Sunday, March 16, 2008


Yesterday was truly an amazing day here in Algiers. Not because the bus I took was so packed that the doors couldn’t close and I ended up getting a free ride; not because at the commissariat de la police the Bureau des Etrangers guy looked up at me once, then went back to his work and grunted negations to all my questions about my carte de résidence (no, I can’t get it before I leave on Wednesday, sadly); not because it was about 85 degrees and muggy, with no wind, and there was a strange smell throughout the whole city; no, it was amazing because when I got up in the morning and went out on the balcony to look over the city, I couldn’t see the port for all the smog.

On the street in town it was possible to see the smog in the air above you. If there was an air-quality index here it would have read: unsafe for all. Or like in some Lord of the Rings movie, “The very air you breathe is like a poison to your lungs…” I’ve seen some bad smog in my day, from Los Angeles on a pretty daily basis to when I used to go up to Red Rocks to hike around and look down on Denver, the pressure zone against the mountain holding the pollution over the city like a dirty wool blanket, but I have never experienced anything like this. Breathing anywhere was difficult, even inside.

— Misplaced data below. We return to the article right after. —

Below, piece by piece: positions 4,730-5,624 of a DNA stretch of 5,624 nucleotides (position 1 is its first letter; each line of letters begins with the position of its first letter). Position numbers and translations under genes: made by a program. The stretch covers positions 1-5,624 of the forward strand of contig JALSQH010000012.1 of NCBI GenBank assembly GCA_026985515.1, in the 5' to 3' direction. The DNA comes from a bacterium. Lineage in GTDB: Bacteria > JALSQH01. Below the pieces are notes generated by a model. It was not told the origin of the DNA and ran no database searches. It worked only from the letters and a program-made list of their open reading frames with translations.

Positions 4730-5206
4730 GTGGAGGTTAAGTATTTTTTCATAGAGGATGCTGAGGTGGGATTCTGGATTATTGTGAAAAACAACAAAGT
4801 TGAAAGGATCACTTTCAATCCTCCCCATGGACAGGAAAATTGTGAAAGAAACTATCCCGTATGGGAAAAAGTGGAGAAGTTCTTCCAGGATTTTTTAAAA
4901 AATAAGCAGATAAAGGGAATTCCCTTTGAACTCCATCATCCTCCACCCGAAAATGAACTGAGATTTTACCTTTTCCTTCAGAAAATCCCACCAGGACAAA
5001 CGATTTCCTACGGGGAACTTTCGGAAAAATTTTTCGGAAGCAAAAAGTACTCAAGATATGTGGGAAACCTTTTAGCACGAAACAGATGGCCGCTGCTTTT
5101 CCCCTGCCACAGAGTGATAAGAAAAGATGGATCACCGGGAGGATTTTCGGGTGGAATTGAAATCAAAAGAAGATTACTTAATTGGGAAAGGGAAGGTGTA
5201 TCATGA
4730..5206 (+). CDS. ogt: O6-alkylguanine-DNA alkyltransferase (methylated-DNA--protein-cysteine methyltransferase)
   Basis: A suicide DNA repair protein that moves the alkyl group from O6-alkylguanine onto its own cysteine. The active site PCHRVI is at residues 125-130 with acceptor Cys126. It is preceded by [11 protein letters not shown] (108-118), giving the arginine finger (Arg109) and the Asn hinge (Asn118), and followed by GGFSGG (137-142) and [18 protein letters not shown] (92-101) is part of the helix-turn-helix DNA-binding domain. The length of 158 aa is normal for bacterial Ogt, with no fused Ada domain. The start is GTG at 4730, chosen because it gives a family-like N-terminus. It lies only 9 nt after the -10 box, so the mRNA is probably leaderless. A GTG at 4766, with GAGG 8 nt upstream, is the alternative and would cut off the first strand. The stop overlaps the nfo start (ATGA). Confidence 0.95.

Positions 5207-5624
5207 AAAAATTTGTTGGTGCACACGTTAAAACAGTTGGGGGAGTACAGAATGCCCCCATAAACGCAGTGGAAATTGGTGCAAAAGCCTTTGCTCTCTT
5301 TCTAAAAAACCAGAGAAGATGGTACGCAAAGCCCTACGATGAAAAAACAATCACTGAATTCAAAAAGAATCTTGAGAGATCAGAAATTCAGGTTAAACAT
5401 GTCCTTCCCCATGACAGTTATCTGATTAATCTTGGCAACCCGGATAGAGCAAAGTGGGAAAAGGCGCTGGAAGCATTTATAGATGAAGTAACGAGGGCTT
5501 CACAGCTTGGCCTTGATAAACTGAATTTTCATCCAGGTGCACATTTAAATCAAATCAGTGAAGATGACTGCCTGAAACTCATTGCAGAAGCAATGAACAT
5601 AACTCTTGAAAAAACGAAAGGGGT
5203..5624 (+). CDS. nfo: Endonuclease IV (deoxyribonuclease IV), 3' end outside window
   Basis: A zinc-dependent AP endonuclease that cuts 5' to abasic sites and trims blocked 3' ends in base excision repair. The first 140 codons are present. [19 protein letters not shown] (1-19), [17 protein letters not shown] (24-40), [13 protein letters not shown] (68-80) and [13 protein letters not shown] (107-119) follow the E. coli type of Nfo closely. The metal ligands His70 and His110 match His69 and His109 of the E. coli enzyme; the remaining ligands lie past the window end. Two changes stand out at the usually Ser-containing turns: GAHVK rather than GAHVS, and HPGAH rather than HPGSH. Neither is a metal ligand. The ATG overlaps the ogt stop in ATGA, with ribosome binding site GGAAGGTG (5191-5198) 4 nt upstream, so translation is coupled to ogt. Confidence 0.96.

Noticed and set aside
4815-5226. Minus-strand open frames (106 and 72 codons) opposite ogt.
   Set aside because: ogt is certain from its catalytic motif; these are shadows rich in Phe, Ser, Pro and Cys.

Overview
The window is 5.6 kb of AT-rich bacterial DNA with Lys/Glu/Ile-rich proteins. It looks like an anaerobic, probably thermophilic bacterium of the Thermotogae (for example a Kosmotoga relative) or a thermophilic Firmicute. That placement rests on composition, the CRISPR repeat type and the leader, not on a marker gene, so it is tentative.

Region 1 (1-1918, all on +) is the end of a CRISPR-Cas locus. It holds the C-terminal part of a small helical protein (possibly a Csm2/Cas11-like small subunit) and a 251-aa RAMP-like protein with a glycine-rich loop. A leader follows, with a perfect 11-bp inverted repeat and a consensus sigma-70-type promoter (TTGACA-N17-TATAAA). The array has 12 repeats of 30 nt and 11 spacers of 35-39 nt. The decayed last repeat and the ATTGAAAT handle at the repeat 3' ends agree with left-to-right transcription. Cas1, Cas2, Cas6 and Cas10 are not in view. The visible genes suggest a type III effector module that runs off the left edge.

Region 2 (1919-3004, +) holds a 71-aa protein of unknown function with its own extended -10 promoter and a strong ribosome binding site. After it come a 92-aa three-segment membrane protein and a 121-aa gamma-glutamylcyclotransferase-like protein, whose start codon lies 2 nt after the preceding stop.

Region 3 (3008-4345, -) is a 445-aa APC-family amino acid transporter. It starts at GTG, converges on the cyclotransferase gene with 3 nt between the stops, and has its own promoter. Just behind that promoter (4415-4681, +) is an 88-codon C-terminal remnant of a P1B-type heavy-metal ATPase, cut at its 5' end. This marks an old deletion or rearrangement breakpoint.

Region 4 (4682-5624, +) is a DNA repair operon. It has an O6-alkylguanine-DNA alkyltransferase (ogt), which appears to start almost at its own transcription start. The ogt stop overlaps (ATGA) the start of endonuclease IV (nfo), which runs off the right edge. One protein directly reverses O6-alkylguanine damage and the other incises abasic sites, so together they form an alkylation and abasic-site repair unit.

Not to worry, though, because the government has recently announced that it will stop giving new taxi licenses in the next year, to try to ease congestion. If you can figure out how that makes any sense I would love to know. Maybe the impending end of the oil age and civilization as we know it won't be such a bad thing...

In other news, I found out this weekend that sardines can be delicious. Call me ignorant, but I didn’t know that sardine was the name of the fish; I thought it was just the name of the tin filled with pickled fish of some kind. In Algiers they don’t do fish very well, that distinction is for Oran; however, they do do sardines, which in the traditional Algiers style are gutted, dipped in a spicy batter and then fried, and you eat them whole. This is a fisherman’s bar lunch here, and they are the perfect food to eat with beer. They also serve them with a peck of pickled peppers and tomatoes with onions and olive oil. It took a while, but I finally found the elusive delicious Algeroise cuisine…beer and sardines.

Tuesday, March 11, 2008

Oran Chrestomathy III

There isn't a single vending machine in all of Algeria.*

Here's some photos from my trip with Miguel to Oran. If I haven't said so already, Miguel is from San Antonio and teaches English here in Algiers. He has also taught English in Mexico and Yemen, and did a Peace Corps stint for two years in Mauritania. As you might imagine, he is often stopped by customs on his way back to the US.

This is snow on the ground outside of Algiers. Not much, I know, but still: freaking snow.

These are the famed snow-capped mountains of the Kabylie, to the east of Algiers (yes, you go east on your way to the western city of Oran - its Algeria, dudes).
And more snowy mountains...its almost like Switzerland, no?
You can just open the door and hang out of the moving train if you pleaseThen sometimes you just have to go out and dance the night away in Oran